Anti-choice activists have been gunning hard to outlaw abortion. Today, the Democrats pushed back.

July 12th Protest rally against HB2 and SB1

A rally to protest Texas’ restrictive abortion bill in July. Democrats in Congress have proposed legislation that would make such state laws more difficult to pass.

Photo by Beth Wilson/mirsasha/Flickr via Creative Commons

For years now, proponents and foes of abortion rights have been playing something of a game of Supreme Court chicken, waiting to see which reproductive rights challenge will be the next to land at the Supreme Court, which hasn’t actually heard an abortion case since Gonzalez v. Carhart came down in 2007. On the one hand, abortion foes have been passing hundreds of laws that either explicitly or implicitly violate Roe v. Wade or Planned Parenthood v. Casey, in the hopes of challenging what remains of the court’s jurisprudence. But abortion rights activists have had to pick their battles carefully, attempting to challenge only those measures they were reasonably confident of defeating at the high court, or at least wouldn’t make significantly worse. And at the center of everything, like King Kong perched atop the Empire State building, the court itself has batted away challenge after challenge, content to leave Republican-controlled state legislatures to do all the heavy lifting, as one state after another has tried to make it all but impossible to legally terminate a pregnancy.

The anti-choice strategy has been to close as many clinics as possible and to sideline as many providers as possible by crafting “abortion regulations” that force women to view ultrasounds, listen to inaccurate medical scripts, and find time to undergo multiple appointments; that force doctors to attempt to obtain ever-elusive hospital admitting privileges; and that force clinics to widen hallways and rejigger broom closets. And all of this has been done under the guise of a tender concern for women, their vulnerable bodies and unstable emotions, and the theory that just a few more regulations, warnings, and inches added to the clinic corridors will make them safer and more comfortable in the cruel world of abortion mills.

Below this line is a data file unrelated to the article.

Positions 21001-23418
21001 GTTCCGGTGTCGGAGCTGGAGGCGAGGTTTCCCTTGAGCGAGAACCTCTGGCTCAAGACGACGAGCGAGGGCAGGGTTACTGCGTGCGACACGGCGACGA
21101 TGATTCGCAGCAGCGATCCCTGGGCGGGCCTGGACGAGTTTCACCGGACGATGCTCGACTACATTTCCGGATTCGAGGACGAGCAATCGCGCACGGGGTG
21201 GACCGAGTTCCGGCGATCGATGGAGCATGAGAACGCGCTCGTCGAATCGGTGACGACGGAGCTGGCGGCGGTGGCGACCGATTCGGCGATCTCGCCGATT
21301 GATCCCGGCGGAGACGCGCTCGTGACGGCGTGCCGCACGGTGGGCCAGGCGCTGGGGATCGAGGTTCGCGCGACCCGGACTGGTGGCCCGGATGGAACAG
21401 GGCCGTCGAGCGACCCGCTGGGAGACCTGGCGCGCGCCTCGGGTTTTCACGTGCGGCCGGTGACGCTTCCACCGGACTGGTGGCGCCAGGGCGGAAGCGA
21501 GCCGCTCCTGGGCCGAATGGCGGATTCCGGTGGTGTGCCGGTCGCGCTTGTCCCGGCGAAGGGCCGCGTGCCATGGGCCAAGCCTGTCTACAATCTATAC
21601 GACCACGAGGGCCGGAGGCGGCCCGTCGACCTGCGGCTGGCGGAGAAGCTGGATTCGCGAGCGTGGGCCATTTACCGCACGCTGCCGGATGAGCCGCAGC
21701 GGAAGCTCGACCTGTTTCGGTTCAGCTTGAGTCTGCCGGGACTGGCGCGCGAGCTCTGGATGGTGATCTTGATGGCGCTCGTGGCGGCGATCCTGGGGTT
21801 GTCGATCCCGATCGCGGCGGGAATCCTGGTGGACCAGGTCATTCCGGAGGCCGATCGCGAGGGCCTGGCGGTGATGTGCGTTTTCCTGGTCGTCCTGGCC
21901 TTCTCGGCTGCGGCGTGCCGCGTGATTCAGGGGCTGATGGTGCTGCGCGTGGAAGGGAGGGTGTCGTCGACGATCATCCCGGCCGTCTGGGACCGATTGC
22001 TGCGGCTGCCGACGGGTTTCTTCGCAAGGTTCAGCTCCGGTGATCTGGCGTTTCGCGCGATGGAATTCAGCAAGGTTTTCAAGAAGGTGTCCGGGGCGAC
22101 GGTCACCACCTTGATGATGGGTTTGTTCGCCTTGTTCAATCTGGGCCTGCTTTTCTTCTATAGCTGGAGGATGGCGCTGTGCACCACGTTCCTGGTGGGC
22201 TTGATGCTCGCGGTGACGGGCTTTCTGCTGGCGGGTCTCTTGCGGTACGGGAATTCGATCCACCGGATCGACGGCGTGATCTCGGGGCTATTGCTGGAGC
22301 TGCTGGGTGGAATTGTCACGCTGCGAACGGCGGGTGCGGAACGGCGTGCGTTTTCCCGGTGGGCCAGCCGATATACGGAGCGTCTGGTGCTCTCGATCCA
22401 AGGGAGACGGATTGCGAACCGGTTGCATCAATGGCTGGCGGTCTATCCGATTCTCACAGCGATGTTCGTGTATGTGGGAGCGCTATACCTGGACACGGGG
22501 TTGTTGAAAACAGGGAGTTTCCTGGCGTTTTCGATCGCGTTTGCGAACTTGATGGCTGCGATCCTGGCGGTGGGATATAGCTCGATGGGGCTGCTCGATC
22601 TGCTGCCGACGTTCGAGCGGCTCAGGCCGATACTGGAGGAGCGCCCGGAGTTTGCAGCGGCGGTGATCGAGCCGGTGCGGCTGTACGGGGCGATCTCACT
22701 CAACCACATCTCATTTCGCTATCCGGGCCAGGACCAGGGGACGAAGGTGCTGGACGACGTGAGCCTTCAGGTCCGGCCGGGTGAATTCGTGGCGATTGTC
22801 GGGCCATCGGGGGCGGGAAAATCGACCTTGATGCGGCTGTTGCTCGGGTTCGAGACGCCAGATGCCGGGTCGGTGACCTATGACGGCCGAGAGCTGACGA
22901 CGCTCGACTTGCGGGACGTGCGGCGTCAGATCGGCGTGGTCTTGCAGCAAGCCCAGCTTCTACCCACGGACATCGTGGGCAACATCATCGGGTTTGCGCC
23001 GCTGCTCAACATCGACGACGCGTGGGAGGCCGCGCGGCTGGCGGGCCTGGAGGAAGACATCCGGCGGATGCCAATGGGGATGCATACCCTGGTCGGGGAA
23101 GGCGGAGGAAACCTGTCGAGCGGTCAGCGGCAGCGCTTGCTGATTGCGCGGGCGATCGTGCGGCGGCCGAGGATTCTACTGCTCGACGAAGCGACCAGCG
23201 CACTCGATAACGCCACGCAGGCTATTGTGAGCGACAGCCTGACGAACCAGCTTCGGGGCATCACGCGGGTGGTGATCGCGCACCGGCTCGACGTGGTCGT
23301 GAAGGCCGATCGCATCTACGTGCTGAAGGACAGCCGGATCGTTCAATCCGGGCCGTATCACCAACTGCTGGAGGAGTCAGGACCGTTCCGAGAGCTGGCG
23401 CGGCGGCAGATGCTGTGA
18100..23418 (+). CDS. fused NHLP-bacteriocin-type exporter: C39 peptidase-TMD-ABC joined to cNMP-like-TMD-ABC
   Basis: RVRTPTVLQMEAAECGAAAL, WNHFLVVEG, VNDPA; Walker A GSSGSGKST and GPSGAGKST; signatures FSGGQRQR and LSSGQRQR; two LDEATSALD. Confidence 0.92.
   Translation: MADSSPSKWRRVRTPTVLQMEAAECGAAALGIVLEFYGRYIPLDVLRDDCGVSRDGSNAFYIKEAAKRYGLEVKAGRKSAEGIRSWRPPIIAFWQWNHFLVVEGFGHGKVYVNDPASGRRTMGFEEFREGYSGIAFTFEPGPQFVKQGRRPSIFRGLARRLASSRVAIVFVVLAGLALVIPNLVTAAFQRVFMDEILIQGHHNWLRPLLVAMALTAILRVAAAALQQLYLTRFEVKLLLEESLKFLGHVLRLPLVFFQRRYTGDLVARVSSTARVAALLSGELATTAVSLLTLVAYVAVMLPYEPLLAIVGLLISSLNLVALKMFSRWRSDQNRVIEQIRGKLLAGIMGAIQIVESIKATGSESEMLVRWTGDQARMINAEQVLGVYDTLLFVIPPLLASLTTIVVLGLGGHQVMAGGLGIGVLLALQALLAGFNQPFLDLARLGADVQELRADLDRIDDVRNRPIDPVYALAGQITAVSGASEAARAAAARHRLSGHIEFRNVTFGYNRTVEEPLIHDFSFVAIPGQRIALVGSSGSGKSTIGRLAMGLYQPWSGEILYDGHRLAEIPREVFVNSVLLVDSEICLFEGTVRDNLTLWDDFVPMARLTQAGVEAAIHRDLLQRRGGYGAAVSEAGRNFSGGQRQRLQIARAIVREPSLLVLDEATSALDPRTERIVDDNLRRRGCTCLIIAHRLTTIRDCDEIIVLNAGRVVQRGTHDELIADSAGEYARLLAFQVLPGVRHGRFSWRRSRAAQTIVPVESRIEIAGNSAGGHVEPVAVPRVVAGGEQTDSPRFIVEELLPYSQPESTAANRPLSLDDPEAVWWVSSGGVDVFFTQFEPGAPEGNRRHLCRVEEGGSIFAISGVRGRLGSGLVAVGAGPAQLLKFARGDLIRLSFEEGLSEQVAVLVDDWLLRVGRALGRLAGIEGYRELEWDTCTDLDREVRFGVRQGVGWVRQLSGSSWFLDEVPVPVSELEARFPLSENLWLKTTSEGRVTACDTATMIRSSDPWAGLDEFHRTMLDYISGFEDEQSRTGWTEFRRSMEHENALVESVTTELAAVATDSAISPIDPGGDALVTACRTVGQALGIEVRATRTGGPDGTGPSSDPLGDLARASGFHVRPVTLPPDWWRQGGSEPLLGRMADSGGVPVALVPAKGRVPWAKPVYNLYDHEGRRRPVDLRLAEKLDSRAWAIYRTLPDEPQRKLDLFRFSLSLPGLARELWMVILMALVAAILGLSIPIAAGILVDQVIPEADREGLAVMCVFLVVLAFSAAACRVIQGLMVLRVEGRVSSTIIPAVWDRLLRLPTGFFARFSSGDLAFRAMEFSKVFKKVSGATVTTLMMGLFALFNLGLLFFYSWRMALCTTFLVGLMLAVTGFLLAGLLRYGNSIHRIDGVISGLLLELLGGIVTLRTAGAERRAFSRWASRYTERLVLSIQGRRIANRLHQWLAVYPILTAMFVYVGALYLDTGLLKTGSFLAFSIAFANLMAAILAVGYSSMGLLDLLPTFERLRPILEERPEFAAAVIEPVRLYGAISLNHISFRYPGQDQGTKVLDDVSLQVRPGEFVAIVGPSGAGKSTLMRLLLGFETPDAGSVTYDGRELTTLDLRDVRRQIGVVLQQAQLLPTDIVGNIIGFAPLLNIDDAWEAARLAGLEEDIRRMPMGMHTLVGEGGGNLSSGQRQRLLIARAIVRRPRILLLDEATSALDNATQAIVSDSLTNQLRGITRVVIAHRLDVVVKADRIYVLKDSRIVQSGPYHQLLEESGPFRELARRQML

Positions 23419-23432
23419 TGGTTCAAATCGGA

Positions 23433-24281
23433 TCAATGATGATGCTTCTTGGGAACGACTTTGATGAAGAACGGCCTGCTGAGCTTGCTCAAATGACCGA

As these regulations increase, clinics close and women in many states find themselves virtually unable to terminate a pregnancy. As a consequence, it’s not at all clear that the Supreme Court is going to be able to King Kong this issue away forever. Just on Tuesday, the high court batted back an appeal from Oklahoma lawmakers, seeking to reinstate a mandatory ultrasound bill that had been halted in the state courts. Only a week earlier the Supreme Court decided not to hear another Oklahoma case, this one trying to resurrect the state’s restrictive medication abortion ban. The court, or at least Justice Antonin Scalia, is expected to act in the coming days on an emergency request from pro-choice groups that a Texas law that would shutter one-third of the state’s abortion clinics be blocked. And most court watchers believe that the court is going to have to contend with the full Texas omnibus abortion law— the one that rocketed Wendy Davis to national public attention—sooner rather than later. Then there’s Arizona’s 20-week limit on legal abortion, which the court may also have to confront soon. And all of this is happening against the backdrop of Sen. Lindsey Graham’s (R-S.C.) new bill, titled the “Pain-Capable Unborn Child Protection Act,” that would ban all abortions after 20 weeks of pregnancy nationwide.

After almost six years of being frozen into a sort of WWKD (what would Kennedy do?) rictus, the reproductive rights landscape seems to have shifted so quickly that it almost doesn’t matter what Justice Kennedy would do anymore; these cases are headed to Washington, D.C. and someone is going to have to decide something.